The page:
When an elderly woman told a local financial adviser she wanted to turn her life savings over to a couple she'd known only a few months, the adviser, Bob Lane, didn't question her decision, he testified in court Wednesday.
During the second day of Maurice McDaniel's trial, Lane testified that he helped Mildred Edgerly, a retiree from Michigan who lived in Citrus County, to transfer thousands of dollars from her savings and assets to Maurice McDaniel, who was one of Lane's clients and longtime friends.
"I didn't feel it was my place to question this person (Edgerly)," Lane said.
McDaniel, 58, is accused of swindling Mrs. Edgerly and her husband, Harry, out of nearly half a million dollars. McDaniel and his wife, Anne, 41, were arrested in 2002 on charges of exploitation of the elderly, organized fraud and grand theft.
Anne McDaniel took a plea deal from the state and testified Tuesday against her now-estranged husband, telling the court she and her husband broke their promise to care for the Edgerlys, instead taking their money to build a large home and putting Mrs. Edgerly in an assisted living facility after Harry Edgerly's death. Mrs. Edgerly died in the facility in November 2002.
Anne McDaniel was again called to the courtroom Wednesday afternoon to give a deposition about a newly discovered document, prosecutor Phil Hanson said. Defense lawyer Patrick Doherty said Wednesday morning that one of Anne McDaniel's previous lawyers found a red notebook she used as a diary. He said the diary contained information about the Edgerlys.
It was not clear Wednesday whether the diary would be allowed into evidence in the trial.
In the second day of McDaniel's trial, much of the testimony centered around whether the elderly couple were able to make independent, informed decisions.
Lane described his meetings with Mrs. Edgerly, who liquidated her considerable financial reserves and turned the money over to Maurice McDaniel and his wife.
"She seemed to know exactly what she was doing," he testified.
No one has disputed the close bond that quickly formed between Maurice McDaniel and the Edgerlys. Although McDaniel was not a blood relative, Mrs. Edgerly called him "son," and he called her "mom."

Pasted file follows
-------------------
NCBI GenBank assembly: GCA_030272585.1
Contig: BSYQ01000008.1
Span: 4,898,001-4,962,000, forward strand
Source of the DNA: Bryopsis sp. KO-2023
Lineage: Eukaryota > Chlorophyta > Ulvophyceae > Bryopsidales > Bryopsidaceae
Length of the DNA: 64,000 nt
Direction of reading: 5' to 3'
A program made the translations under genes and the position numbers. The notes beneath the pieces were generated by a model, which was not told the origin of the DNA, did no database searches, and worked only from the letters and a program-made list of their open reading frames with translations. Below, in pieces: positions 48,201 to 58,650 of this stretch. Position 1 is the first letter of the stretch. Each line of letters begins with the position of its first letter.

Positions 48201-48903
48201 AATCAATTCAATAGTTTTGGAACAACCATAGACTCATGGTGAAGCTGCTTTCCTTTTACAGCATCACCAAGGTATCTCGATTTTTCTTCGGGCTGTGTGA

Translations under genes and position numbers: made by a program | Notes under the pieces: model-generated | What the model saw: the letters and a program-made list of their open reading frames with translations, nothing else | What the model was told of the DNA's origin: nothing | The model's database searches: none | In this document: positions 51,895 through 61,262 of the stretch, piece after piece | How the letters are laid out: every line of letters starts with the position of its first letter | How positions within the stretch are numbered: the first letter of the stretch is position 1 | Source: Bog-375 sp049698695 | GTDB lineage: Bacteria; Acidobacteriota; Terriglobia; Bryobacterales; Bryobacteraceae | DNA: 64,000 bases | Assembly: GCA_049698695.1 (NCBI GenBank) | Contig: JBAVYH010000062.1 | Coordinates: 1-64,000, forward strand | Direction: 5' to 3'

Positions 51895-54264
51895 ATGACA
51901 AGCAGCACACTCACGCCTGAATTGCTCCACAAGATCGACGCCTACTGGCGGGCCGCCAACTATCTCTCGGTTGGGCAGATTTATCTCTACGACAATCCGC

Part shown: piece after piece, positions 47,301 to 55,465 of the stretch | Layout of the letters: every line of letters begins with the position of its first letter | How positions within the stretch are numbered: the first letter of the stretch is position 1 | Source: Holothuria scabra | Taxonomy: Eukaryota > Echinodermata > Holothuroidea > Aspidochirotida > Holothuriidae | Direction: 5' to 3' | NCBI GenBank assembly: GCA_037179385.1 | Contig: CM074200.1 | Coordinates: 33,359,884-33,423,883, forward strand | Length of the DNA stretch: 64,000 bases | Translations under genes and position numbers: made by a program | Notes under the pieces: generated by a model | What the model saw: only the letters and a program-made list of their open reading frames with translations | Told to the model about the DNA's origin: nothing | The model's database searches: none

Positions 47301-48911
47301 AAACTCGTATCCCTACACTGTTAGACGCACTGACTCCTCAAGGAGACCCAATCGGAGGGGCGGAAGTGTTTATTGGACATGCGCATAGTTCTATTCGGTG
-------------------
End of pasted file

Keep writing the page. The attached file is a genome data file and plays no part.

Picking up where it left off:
The defense continued to build an argument that the McDaniels helped the Edgerlys defend their money from a Michigan couple who were trying to take it.
Maurice McDaniel's motive was to protect the Edgerlys, according to his defense attorney. The Edgerlys' neighbors in Michigan were trying to take the Edgerlys' money and claimed to have a real estate contract with the Edgerlys for their Michigan home, the defense lawyer said.
Lane said Mrs. Edgerly didn't trust the court system, bankers or lawyers, and wanted to keep her money safe, particularly from the Michigan neighbors. When Mrs. Edgerly came to see Lane, who also advised the McDaniels in financial matters, Lane did what Mrs. Edgerly told him to do, he said _ namely, he liquidated Mrs. Edgerly's savings.
Mrs. Edgerly's request was unusual, he said, probably the first time he'd seen an elderly client who wanted to divest all of her assets. But he saw no reason to prevent Mrs. Edgerly from doing with her money as she saw fit, he testified.
He said he saw no conflict of interest in advising both Mrs. Edgerly and the McDaniels in financial matters, he said.
"I certainly didn't, because I was doing what Mrs. Edgerly wanted done," he said.
Lane's situation as an adviser to both parties is one to be avoided, Inverness lawyer Tom Slaymaker testified. An expert on elder law, Slaymaker became involved with the Edgerlys when lawyer Dan Snow petitioned the court to examine the Edgerlys' competency.
Snow met the Edgerlys when he was hired to alter their will to give the McDaniels power of attorney should the elderly couple die. At the time, Snow said, he had no idea the McDaniels and Edgerlys had known each other only a couple of months.
When Snow learned more about the situation, he was alarmed, he said, and filed a petition with the court.
That's when Slaymaker and another lawyer, Patricia Moring, met the Edgerlys. The more they learned about the situation, the more alarmed they became, both testified on Wednesday.
As the Edgerlys' representative in the guardianship proceedings, Moring's job was both to look out for the Edgerlys' best interest and to do what they wanted, she said.
When she tried to meet with Mrs. Edgerly to talk about the situation, Maurice McDaniel stopped the meeting, an incident that heightened her concerns, she said.
"I was extraordinarily concerned that she was being taken advantage of by Mr. McDaniel," Moring testified.
She also was worried that Maurice McDaniel had given Mrs. Edgerly a false impression of his financial situation, she said.
Mrs. Edgerly told her McDaniel was a wealthy man who could "buy and sell" the Edgerlys, she said. In reality, she said, the Edgerlys were financially worth far more than McDaniel.
Moring would have been even more alarmed if she knew the financial dealings between the Edgerlys and the McDaniels, she said. But at the time, all of them told her there was no financial relationship between them.
Taking into account what she now knows, Moring said McDaniel's advice to the Edgerlys was biased and self-serving.
"Unbiased? No," Moring testified. "He was giving advice for himself."
Abbie VanSickle can be reached at 860-7312 or vansicklesptimes.com.